DAVIES: (Laughter) OK. When I read the first volume of your series about Lyndon Johnson, which is "Path To Power," I always tell people who are daunted by reading a book as long as you write them - trust me; you will find this fascinating from Page 1.

And what you begin
...[read on]
--Marshal Zeringue

Saturday, April 20, 2019

Ann Weisgarber

Ann Weisgarber was born and raised in Kettering, Ohio. She has lived in Boston, Massachusetts, and Des Moines, Iowa. She is the author of The Promise and The Personal History of Rachel Dupree, which was longlisted for the Orange Prize and shortlisted for the Orange Prize for New Writers.

Weisgarber's new novel is The Glovemaker.

From her Q&A with Deborah Kalb:

Q: How did you come up with the idea for The Glovemaker, and for your character Deborah?

A: It started with a vacation in Utah’s Capitol Reef National Park and an apple. The park service maintains the orchards that were originally planted in the 1880s by white settlers, and allows visitors to pick fruit during harvest season. The apples were ripe when I was there a few years ago, and as I climbed a ladder to pick one, I thought about the people who planted the trees.

Who were they? What drove them to live is such an isolated and harsh landscape?

Haunted by these questions, I bought a few books at the Visitor Center. One of the settlers was a married woman who owned 20 acres in her own name. Doing more research, I discovered that she didn’t have children and her husband had disappeared from public records. This woman became...[read on]
Visit Ann Weisgarber's website.

My Book, The Movie: The Promise.

The Page 69 Test: The Glovemaker.

Writers Read: Ann Weisgarber.

--Marshal Zeringue

Friday, April 19, 2019

Chip Cheek

Chip Cheek's new novel is Cape May.

From his Q&A with David Adams:

How did you get the idea for Cape May?

I’ll give you a little bit of backstory. I come from a family of people who’ve worked on the railroad in Georgia going back to the beginning of the 20th century, and I was always interested in that. After my MFA, I began working on a novel steeped in the Jim Crow era in Georgia and drawing on stories from my family’s history. I was dealing with murder and race, all this compelling stuff, but I kept getting sidetracked by the love stories. For reasons that are lost in time now, I decided to marry two of my characters to each other and send them on a honeymoon. I was immediately transported; I wanted to stay in that world forever. But I was supposed to be writing this other novel about the railroad and Jim Crow. So I shelved it.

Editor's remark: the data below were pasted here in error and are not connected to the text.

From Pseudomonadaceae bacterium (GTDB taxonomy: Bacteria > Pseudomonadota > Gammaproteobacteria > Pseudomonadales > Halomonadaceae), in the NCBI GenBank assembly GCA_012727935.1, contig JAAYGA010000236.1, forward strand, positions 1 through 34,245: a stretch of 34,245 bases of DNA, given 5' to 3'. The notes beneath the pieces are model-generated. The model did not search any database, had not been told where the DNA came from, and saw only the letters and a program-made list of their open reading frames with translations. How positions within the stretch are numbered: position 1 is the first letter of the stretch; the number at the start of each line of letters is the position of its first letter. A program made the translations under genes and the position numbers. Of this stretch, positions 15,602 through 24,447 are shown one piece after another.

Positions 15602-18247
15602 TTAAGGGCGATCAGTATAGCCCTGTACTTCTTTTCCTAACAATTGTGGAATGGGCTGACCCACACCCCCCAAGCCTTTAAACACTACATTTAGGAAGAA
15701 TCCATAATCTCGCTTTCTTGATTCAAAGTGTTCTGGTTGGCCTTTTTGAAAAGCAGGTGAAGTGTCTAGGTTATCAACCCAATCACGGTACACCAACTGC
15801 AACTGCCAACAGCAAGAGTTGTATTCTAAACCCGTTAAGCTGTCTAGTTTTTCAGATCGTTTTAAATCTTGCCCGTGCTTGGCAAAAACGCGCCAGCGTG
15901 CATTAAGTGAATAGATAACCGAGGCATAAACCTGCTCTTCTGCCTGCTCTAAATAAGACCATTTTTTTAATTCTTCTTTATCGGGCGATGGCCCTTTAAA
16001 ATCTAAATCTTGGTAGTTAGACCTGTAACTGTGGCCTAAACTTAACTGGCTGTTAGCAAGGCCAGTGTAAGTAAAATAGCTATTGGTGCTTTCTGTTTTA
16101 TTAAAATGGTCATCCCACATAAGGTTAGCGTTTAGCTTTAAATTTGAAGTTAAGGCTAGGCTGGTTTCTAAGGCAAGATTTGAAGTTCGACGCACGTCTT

A couple years later, on probably my third novel attempt, the same exact thing happened again–I married two of my characters, sent them on a honeymoon. This was in the summer of 2014, after I got married. This time, I decided that the “important” novel I’d been working on was not the novel–it was this novel, the one set in Cape May. When I let go of...[read on]
Visit Chip Cheek's website.

--Marshal Zeringue

Thursday, April 18, 2019

Lia Purpura

Lia Purpura’s new collection of essays is All the Fierce Tethers (Sarabande Books). Her most recent collection of poems is It Shouldn’t Have Been Beautiful (Viking/Penguin.) She is the author of three previous collections of poems (King Baby, Stone Sky Lifting, The Brighter the Veil); three previous collections of essays (Rough Likeness, On Looking, Increase), and one collection of translations (Poems of Grzegorz Musial: Berliner Tagebuch & Taste of Ash).

From her Q&A with Deborah Kalb:

Q: How was the book's title (also the title of one of the essays) chosen, and what does it signify for you?

A: In this moment, to recognize the ways we’re all tethered to each other and to others, the land, the elements that sustain us all and are in themselves alive and sentient is, to my mind, the most urgent project we’re engaged in.

If we are to live together with some sense of equity and justice, if we are to sustain varied communities (and not monocultures of any kind) and see those variations as necessary, then the tethers between us must be recognized not as gossamer and fragile but...[read on]
Writers Read: Lia Purpura (April 2010).

--Marshal Zeringue

Wednesday, April 17, 2019

Rich Karlgaard

Rich Karlgaard is the author of Late Bloomers: The Power of Patience in a World Obsessed with Early Achievement.